When is it necessary to thin the blood with medication?

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When is it necessary to thin the blood with medication?
When is it necessary to thin the blood with medication?

Specialist cardiologists take the two concepts of "thick blood" and "blood thinning" lightly and even mockingly

Blood thickening occurs, for example, in such diseases as myeloma disease, polycythemia, etc.

They increase the density of the blood as a liquid. But basically, when you use the term "thick blood", you mean something else entirely. Remember: there may be no increase in blood density at all, but there may be an increased risk of blood clots.

Tendency to thrombus formation is not directly related to blood density and occurs for various reasons - presence of atherosclerotic plaques in the vessels; certain types of cardiac arrhythmias that contribute to blood clot formation (for example, atrial fibrillation and flutter); changes in the blood clotting system itself, both genetically determined and acquired.

The main danger of blood clots is the blockage of the blood vessel or where the blood flow has carried the blood clot. The thrombosis process itself is vital because nature has created this mechanism to protect us from massive blood loss when blood vessels are damaged. But in some diseases, this mechanism is sometimes activated where it is not needed and is harmful. However, nature did not foresee such "new" conditions and therefore acts blindly.

The task of medicine is to keep this process under control and not allow it to cause destructive consequences. As happens when thrombus formation is activated not where it is needed, and not when it is actually needed. For example, the rupture of an atherosclerotic plaque or erosion of its surface leads to the formation of a thrombus on the surface of this plaque.

The thrombus rapidly increases in size and if it blocks the blood vessel, it leads to a heart attack in the organ (most often myocardial infarction and stroke). A thrombus formed in the left atrium during atrial fibrillation (atrial fibrillation) when a fragment of it enters the bloodstream, moves along the vascular bed until it "gets stuck" in one of the vessels, blocks it and causes a heart attack of the relevant organ (most often of the brain, which means a stroke).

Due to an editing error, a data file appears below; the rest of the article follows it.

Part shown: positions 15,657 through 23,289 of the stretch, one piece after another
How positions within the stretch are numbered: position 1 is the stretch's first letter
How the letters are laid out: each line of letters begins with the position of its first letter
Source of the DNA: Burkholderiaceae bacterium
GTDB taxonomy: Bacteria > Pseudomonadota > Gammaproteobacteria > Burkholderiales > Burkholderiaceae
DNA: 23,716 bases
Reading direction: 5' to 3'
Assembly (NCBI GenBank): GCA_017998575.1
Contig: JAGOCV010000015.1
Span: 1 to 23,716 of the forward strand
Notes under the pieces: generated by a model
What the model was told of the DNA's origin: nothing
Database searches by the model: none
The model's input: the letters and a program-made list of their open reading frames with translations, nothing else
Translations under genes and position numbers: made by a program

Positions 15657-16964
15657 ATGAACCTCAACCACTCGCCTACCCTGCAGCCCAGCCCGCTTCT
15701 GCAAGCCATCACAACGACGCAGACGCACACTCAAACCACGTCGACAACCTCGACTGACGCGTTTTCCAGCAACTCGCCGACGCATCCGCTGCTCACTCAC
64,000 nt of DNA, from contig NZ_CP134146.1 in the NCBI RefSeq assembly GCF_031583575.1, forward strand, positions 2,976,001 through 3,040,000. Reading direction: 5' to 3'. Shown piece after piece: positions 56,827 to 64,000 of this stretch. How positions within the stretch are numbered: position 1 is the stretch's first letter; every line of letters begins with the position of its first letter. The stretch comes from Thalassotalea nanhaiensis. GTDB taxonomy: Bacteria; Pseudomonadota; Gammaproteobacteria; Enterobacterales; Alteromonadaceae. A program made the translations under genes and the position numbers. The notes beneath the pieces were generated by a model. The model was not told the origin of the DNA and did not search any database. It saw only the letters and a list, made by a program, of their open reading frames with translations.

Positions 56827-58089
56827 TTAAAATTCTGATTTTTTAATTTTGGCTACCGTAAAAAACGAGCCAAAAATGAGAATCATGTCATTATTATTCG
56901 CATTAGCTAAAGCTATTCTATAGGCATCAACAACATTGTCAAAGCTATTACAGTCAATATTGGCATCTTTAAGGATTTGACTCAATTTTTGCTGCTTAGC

There are many drugs that affect the blood clotting system and reduce the risk of blood clots. Most of these drugs either decrease the ability of platelets to stick together or suppress the activity of dissolving protein substances in the blood involved in blood clotting. The first group of drugs is called "antiplatelet preparations", the second - "anticoagulants". Simply put, they "thin" the blood, although this is not literally the case.

The truth is that these drugs simply prevent the formation of blood clots. But lowering the risk of blood clots increases the risk of bleeding. There are special scales for assessing this risk, and the doctor is the one who assesses which drugs increase the risk of bleeding. In general, always before the appointment of any treatment, the benefit and the possible risk must be weighed. For this reason, in a number of cases, specialists temporarily refrain from prescribing antiplatelet preparations or anticoagulants.

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